Wednesday, January 26, 2005
I think I have taken a step away from one of the great nightmares. For the first time I have met people who were at Belsen and although neither of them remebered my father it was still an important and moving day for me. It helped me to put his memories into context.
My dad ( a Royal Engineers officer) had to bury the dead at Belsen and try to count how many died. Rabbi Hardman described how bodies were scattered around the camp, in ditched and in hedges. Dad had to collect these bodies, find bones of earlier deaths, identify and count the numbers found of two 'target bones' for a forensic census, estimate how many bodies it would take to produce the volume of human ash discovered..
He built the great burial mounds at Belsen. He was a technical witness at the War Crimes Tribunals. He met the SS guards and was present at the executions of some of them.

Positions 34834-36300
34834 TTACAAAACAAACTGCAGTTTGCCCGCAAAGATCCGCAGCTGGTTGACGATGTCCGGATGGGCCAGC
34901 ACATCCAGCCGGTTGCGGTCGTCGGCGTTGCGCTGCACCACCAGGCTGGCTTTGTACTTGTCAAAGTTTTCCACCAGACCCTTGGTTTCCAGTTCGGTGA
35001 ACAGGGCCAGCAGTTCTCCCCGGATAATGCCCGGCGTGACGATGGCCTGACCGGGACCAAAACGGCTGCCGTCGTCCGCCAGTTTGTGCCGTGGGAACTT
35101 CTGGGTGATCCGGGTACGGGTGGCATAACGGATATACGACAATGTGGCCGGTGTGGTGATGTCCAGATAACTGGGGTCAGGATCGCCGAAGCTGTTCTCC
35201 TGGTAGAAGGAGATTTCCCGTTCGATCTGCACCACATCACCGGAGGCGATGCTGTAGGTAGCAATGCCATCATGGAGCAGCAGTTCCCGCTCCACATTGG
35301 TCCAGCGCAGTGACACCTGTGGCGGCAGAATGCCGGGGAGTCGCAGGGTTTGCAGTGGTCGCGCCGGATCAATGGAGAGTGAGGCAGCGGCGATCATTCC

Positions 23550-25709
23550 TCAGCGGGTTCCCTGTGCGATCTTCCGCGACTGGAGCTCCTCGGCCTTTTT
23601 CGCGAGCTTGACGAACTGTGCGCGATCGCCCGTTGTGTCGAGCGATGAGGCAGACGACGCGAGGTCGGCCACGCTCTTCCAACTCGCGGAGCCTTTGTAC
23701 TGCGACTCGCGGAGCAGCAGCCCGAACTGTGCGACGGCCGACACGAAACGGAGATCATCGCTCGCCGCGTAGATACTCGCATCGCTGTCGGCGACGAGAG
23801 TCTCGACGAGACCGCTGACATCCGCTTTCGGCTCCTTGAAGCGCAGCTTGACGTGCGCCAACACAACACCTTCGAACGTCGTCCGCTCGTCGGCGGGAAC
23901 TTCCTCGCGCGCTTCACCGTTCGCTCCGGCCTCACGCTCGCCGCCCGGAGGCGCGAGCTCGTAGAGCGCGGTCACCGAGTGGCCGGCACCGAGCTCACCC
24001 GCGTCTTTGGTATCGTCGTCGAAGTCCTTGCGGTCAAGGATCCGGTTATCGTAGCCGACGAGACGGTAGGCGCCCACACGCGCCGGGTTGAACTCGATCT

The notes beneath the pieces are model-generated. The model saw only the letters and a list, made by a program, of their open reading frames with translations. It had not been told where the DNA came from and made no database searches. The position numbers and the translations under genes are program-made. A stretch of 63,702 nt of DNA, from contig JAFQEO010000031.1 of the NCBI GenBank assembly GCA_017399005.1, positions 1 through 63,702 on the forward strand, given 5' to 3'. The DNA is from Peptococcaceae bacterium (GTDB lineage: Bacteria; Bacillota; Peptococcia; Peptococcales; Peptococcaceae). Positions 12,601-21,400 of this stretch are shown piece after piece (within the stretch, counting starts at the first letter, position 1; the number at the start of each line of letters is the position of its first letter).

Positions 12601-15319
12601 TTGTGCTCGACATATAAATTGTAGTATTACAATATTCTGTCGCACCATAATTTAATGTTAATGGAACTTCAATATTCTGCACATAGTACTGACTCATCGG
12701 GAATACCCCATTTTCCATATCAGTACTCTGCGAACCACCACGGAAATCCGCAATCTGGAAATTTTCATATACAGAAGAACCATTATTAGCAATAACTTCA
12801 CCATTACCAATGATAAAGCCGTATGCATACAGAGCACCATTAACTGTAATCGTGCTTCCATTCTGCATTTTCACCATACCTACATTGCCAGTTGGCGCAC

Since Anne Frank died at Belsen shortly before the liberation, if anyone buried her remains it was dad and his team. And because that iconic picture of a young girl is flashed up for every otehr Holocaust story in TV and films, he was never allowed to forget it. When he died, almost exactly two years ago now, one of my feelings was relief that at last he had some release from those memories.
When Rabbi Hardman quetly turned to me on monday and gave a sponaneous blessing for my Father I felt as if at last his quiet pain was recognised and embraced.
And I too can move on a little. Never forgetting though...